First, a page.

After the initial attempts with self built wings, the hot air balloon was the first real aircraft with which manned flights were possible. The effects of hot air had already been discovered by a few in the past. In 1513 Leonardo da Vinci constructed figures of saints made out of fabric and paper and let them ascend filled with hot air on the occasion of the coronation of Pope Leo X. In 1782 Tiberius Cavallo used air bladders and paper cylinders for his experiments with hot air. The first balloon however, was flown by the Montgolfier brothers. On 4th June 1783 they were able to publicly present their balloon with a covering made of paper and fabric. Shortly after a manned flight took place. Pilâtre de Rozier ascended with a balloon made by the Montgolfier brothers on 15th October and then again on 21st November with the first passenger.
One of the last big events in balloon rides took place in 2002. After a total of six attempts, the multi-millionaire Steve Fossett managed to fly around the world on his own in a balloon. The start and finish locations were in Australia.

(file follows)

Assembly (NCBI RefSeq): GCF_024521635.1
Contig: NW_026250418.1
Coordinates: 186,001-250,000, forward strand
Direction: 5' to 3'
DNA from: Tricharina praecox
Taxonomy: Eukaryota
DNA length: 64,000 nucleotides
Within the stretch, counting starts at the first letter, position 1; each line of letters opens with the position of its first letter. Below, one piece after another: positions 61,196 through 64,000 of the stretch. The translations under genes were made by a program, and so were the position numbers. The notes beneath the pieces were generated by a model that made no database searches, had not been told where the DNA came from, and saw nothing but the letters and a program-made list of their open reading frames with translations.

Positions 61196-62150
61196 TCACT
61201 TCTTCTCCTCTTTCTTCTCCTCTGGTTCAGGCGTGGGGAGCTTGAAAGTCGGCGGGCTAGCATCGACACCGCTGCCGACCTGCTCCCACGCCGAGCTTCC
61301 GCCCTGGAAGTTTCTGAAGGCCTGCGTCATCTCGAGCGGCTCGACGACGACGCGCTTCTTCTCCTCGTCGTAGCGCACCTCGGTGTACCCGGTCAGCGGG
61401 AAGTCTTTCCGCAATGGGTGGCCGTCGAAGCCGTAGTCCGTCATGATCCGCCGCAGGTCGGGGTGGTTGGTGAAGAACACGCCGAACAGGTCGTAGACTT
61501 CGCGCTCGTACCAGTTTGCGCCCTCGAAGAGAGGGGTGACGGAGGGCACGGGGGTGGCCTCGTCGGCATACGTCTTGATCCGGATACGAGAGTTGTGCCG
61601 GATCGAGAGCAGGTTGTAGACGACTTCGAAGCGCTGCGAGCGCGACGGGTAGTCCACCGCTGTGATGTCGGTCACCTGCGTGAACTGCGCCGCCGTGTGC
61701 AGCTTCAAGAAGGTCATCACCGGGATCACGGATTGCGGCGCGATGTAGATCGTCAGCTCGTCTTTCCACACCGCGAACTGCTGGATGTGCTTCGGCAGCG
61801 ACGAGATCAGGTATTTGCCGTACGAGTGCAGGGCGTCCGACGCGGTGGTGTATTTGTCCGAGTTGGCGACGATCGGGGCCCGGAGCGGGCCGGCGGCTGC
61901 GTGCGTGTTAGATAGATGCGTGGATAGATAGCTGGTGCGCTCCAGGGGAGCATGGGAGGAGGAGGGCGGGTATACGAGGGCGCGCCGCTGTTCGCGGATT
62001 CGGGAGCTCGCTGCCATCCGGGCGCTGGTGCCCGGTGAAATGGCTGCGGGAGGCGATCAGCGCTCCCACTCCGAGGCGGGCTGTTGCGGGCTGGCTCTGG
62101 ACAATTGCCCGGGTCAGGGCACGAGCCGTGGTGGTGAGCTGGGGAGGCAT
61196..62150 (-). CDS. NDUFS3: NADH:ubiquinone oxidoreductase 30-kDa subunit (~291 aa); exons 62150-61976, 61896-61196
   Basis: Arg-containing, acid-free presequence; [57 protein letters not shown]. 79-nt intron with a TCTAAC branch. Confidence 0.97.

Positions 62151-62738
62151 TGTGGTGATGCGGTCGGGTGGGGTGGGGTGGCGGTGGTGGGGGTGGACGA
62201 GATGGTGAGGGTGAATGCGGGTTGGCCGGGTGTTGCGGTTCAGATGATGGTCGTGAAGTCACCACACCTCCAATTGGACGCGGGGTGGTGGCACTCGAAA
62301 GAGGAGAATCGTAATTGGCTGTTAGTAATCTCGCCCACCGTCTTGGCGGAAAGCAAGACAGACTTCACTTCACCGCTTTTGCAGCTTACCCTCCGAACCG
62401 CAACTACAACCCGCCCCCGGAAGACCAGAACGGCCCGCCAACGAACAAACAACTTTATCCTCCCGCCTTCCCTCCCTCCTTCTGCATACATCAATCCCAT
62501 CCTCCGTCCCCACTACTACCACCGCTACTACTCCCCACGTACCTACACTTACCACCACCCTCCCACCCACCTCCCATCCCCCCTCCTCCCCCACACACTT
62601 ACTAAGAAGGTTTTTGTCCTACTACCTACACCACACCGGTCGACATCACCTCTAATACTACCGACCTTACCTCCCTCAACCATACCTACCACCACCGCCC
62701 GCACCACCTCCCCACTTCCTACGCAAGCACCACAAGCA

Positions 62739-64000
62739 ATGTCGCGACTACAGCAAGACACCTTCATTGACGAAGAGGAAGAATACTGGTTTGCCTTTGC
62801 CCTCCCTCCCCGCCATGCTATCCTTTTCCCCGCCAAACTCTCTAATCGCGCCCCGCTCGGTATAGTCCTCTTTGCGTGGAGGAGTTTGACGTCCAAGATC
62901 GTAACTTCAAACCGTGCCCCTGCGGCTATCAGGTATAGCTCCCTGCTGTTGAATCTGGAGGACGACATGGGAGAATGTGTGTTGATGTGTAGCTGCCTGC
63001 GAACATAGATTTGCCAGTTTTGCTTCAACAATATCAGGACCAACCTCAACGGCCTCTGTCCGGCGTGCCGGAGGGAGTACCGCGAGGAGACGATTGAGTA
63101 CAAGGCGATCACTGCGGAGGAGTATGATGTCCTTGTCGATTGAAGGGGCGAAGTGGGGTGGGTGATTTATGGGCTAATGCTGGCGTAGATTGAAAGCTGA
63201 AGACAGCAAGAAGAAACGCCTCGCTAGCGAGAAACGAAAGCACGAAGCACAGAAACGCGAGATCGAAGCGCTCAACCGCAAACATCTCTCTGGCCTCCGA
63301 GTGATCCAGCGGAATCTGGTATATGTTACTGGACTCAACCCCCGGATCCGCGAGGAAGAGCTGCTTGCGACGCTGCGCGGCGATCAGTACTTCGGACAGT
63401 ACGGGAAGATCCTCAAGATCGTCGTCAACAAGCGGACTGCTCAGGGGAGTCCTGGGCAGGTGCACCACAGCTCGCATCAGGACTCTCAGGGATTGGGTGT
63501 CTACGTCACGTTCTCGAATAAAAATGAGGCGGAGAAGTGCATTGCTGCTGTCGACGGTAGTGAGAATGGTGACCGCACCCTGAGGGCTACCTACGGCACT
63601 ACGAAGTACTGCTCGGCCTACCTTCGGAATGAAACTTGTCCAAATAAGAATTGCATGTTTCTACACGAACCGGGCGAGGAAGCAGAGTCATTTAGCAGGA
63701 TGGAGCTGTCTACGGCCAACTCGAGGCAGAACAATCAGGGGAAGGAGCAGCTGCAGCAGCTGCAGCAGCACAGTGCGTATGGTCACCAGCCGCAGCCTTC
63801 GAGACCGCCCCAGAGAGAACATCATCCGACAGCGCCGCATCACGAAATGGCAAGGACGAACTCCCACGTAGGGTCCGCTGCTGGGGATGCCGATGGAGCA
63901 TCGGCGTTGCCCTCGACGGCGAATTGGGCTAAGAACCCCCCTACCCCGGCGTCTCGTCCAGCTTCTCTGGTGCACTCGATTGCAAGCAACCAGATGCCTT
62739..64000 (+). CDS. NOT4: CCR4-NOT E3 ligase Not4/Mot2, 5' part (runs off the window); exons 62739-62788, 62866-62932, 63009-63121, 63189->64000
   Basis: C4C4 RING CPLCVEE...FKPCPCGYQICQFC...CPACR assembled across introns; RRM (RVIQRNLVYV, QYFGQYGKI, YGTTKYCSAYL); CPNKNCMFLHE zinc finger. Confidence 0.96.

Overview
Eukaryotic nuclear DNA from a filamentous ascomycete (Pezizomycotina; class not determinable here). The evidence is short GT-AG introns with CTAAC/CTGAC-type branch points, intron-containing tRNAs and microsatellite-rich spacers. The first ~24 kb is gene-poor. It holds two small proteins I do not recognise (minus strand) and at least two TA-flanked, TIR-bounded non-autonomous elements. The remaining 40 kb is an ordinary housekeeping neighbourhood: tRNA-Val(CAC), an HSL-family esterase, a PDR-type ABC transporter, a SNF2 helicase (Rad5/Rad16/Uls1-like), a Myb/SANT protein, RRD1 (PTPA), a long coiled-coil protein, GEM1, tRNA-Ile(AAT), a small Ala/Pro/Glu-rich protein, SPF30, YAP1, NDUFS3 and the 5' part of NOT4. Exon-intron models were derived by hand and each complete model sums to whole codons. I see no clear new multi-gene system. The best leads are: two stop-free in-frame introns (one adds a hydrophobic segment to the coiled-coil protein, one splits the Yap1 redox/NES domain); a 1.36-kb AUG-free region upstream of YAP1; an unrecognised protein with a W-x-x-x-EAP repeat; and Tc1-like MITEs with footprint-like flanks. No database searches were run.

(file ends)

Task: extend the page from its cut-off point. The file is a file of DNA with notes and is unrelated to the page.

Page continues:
A hot air balloon consists of a covering filled with air which has an opening at the bottom. Nowadays, a gas burner is usually positioned below the opening with which the air is heated. The balloon is able to ascend due to the fact that the heated air has a lower density than the air outside the balloon. It goes without saying that the volume of the balloon also plays a very important role: the bigger the balloon the stronger the buoyant force.
This model is particularly suitable as a token for a hot-air balloon ride or as an inimitable eye-catcher which embellishes any room its placed in. Accurate details like the gas burner and the basket can easily be discerned.
Length: 22 cm
Width: 22 cm
Height: 32 cm
Number of sheets: 2.5
– No feedback has been given for Schreiber-Bogen Card Modelling Hot Air Balloon. –